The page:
Early Transportation

Water and Boats



Air Travel

   Florida is blessed with so much natural heritage.  We have waterways and lakes all over our beautiful state.  If not for the rivers, our early settlers would have had a much harder time getting around.  

   Our Indians used dugout canoes to travel silently along the rivers.  Once the white man arrived, they began harvesting trees and sending them down river to be processed and sent north or across the ocean.  Cedar, Oak and Cypress were made into rafts sometimes to float along.  Some boats were polled with long poles to accomodate the various depths of the water. Theses could guide logs down river also.  

    The more water travel was used, the more innovative our forefathers became.  They used barges to take goods down river and returned with goods for general stores along the river banks.  

   Immigrants who landed in Charleston and Savannah and traveled south were able to travel the St. Johns river south against the current to Palatka, Deland and Sanford. Others branched out into the Ocklawaha River for a more inland route to Ocala, Leesburg , Tavares, and Mt. Dora with the final destitation of Apopka.

Those who came into our panhandle area made good use of the Appalachicola River. 1827 saw the first steamboat service on the river.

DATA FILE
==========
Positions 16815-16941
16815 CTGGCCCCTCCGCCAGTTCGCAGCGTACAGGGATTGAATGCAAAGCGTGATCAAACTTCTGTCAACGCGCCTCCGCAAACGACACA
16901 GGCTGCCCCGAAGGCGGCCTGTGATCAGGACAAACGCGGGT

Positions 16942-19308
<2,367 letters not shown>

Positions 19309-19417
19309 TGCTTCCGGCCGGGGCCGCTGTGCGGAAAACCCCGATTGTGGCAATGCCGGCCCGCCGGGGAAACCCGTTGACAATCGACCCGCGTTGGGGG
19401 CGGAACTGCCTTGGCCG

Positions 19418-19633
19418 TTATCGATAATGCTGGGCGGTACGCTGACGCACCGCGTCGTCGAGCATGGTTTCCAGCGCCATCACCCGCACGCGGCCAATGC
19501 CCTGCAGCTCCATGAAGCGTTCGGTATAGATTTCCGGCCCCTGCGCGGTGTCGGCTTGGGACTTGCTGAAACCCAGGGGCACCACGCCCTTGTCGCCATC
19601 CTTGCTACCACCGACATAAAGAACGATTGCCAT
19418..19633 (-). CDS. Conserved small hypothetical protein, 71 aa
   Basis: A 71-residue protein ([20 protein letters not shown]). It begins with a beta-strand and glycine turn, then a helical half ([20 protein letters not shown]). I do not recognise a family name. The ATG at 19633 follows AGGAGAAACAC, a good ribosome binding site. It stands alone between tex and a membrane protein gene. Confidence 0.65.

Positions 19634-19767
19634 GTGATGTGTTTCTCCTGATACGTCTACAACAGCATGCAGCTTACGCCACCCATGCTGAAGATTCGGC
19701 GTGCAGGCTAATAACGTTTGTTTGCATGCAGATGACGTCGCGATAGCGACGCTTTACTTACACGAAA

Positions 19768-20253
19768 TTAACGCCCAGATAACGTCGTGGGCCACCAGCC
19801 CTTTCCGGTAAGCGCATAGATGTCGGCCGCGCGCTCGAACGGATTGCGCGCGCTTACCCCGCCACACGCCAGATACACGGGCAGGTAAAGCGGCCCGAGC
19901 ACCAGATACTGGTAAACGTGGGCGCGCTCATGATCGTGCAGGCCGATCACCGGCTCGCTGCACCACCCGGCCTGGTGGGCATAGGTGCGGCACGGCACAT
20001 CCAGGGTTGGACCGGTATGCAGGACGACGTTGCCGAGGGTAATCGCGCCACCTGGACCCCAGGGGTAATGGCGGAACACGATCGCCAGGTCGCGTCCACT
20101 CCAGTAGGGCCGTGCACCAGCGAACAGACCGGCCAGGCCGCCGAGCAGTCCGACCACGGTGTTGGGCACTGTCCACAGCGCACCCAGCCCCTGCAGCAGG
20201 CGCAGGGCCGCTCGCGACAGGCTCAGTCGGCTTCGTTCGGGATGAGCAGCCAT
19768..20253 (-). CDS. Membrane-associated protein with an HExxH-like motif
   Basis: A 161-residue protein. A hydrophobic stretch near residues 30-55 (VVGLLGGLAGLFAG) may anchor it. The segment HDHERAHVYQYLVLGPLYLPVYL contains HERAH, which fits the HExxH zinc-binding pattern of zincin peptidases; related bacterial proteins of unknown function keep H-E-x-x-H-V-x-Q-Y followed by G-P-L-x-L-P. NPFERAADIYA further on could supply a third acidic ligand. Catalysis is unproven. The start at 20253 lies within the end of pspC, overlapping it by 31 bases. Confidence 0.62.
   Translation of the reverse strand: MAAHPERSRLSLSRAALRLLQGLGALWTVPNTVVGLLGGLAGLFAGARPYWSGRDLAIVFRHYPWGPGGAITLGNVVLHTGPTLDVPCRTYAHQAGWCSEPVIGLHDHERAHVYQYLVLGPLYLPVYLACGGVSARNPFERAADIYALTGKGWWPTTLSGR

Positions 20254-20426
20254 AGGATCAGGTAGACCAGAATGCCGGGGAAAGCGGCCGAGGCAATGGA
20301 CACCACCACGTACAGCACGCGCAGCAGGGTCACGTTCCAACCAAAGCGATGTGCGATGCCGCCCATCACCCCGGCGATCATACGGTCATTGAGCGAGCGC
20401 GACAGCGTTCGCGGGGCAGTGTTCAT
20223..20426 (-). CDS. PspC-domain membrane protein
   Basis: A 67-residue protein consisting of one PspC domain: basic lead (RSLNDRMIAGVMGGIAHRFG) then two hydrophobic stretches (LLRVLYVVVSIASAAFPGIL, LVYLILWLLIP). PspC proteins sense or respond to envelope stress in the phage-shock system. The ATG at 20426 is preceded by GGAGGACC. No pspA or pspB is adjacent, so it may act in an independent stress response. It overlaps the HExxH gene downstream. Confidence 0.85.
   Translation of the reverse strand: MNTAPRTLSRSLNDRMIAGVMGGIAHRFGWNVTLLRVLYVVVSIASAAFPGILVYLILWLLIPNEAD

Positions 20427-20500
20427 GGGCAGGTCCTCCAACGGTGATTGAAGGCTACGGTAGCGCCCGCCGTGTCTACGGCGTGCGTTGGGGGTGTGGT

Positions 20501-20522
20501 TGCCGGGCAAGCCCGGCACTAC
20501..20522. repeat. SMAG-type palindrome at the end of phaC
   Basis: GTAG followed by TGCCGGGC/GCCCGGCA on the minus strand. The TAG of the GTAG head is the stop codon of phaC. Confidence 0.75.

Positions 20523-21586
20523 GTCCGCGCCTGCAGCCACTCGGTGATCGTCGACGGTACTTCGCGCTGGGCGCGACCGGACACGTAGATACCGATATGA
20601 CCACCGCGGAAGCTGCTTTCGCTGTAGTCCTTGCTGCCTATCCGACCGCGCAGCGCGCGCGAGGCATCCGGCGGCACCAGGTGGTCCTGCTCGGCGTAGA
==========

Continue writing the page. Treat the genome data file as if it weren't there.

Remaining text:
In 1829 the Chipola Canal Coumpany was chartered to build a canal or railroad across Florida.

Steamboat on the River Hubbard L. Hart made his way from his native Vermont to Palatka in 1855 by way of Boston, Savannah and Darien, Georgia.  He contracted to carry the mail from Palatka to Tampa.  He became owner of the stage coach line which ran the mail from each end every Monday and Thursday.  There were stops at night along the way to make it more accessible for those who did not travel well.  He became interested in tourism after seeing Silver Springs.  He bought the James Burt, a paddle- wheel  steamboat and began trips between Palatka and Silver Springs which took 2 days.  

  The Hart Line, ran steamboats for about 25 yrs on the Ocklawaha River.  This was not the only line.  There were even several captains who only had one boat but made a good living on the river.

With the coming of the railroad,  river travel dwindled.  No longer was there only one fast way to get around the east coast.  It is a shame that there wasn't a place for the old steamships.  It was certainly a more beautiful, restful way of travel.  

Not many years later, the state was crisscrossed with many roads and automobile travel replaced the railroad as the best method of travel.  Many of the railroad tracks were abandoned and overgrown.  By the end of the 20th century many tracks were removed and local groups maintain the rail bed for those who enjoy hiking.  The idea being to have a complete route of these trails throughout the state.

  Florida Counties    Florida Archives Page
©2010-2012 Fran Smith